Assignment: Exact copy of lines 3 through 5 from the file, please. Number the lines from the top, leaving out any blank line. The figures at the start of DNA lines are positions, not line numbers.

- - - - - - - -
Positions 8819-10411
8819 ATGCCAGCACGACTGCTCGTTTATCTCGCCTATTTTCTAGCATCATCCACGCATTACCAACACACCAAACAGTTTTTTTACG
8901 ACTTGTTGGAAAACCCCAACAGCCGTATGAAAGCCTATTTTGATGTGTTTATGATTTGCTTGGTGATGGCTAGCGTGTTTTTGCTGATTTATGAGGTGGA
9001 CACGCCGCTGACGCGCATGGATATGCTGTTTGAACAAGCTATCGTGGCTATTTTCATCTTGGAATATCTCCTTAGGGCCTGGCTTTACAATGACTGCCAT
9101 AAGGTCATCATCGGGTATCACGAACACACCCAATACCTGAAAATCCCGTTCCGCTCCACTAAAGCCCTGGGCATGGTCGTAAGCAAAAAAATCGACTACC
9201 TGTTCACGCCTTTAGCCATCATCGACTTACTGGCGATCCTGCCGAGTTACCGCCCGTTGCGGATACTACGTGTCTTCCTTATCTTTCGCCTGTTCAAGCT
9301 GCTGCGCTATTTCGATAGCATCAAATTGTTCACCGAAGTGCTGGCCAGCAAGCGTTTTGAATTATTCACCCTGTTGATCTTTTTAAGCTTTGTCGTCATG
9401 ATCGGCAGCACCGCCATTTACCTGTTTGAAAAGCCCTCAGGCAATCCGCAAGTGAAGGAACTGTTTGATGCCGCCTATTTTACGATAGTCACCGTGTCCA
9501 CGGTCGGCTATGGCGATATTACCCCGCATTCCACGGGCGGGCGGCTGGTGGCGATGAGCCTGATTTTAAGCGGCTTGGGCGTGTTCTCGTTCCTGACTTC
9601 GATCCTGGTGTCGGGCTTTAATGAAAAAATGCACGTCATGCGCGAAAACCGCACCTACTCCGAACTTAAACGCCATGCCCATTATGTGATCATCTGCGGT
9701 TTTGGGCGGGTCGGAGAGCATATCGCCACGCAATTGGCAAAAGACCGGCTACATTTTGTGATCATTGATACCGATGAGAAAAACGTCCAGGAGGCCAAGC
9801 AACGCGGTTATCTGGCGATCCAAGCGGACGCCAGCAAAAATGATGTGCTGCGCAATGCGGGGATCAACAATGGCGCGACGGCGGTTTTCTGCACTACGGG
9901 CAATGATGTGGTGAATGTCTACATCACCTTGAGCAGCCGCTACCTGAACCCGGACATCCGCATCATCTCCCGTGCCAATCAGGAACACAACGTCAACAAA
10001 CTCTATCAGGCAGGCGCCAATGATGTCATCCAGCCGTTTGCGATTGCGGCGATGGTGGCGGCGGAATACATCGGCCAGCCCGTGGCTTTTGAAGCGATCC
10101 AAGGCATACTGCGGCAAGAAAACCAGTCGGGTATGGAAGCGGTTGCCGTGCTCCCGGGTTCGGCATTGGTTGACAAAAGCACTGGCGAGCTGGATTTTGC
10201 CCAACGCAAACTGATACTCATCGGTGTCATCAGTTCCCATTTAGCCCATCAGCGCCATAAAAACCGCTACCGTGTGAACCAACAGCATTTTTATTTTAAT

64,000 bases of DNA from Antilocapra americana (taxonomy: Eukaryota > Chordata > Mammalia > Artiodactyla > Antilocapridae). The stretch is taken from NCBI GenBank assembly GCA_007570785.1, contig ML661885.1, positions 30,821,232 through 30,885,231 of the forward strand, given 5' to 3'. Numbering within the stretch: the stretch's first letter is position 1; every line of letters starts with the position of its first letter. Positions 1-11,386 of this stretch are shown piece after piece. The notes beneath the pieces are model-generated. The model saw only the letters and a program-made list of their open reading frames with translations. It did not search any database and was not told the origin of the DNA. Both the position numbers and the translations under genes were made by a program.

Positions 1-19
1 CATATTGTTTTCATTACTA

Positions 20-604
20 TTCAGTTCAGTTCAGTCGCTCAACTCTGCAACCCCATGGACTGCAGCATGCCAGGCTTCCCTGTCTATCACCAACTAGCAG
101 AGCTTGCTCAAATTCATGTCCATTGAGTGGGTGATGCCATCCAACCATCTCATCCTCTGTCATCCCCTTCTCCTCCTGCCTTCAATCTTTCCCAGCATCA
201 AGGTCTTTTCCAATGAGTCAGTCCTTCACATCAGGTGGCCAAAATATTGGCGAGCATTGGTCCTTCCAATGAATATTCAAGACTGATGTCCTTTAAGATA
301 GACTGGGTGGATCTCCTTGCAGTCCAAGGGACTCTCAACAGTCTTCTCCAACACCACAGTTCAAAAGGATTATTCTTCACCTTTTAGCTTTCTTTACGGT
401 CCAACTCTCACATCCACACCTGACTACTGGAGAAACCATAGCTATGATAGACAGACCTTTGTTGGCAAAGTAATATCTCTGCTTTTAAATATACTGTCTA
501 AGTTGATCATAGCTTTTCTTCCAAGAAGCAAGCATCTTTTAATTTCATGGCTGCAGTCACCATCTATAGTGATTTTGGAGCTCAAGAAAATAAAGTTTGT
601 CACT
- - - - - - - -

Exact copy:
8901 ACTTGTTGGAAAACCCCAACAGCCGTATGAAAGCCTATTTTGATGTGTTTATGATTTGCTTGGTGATGGCTAGCGTGTTTTTGCTGATTTATGAGGTGGA
9001 CACGCCGCTGACGCGCATGGATATGCTGTTTGAACAAGCTATCGTGGCTATTTTCATCTTGGAATATCTCCTTAGGGCCTGGCTTTACAATGACTGCCAT
9101 AAGGTCATCATCGGGTATCACGAACACACCCAATACCTGAAAATCCCGTTCCGCTCCACTAAAGCCCTGGGCATGGTCGTAAGCAAAAAAATCGACTACC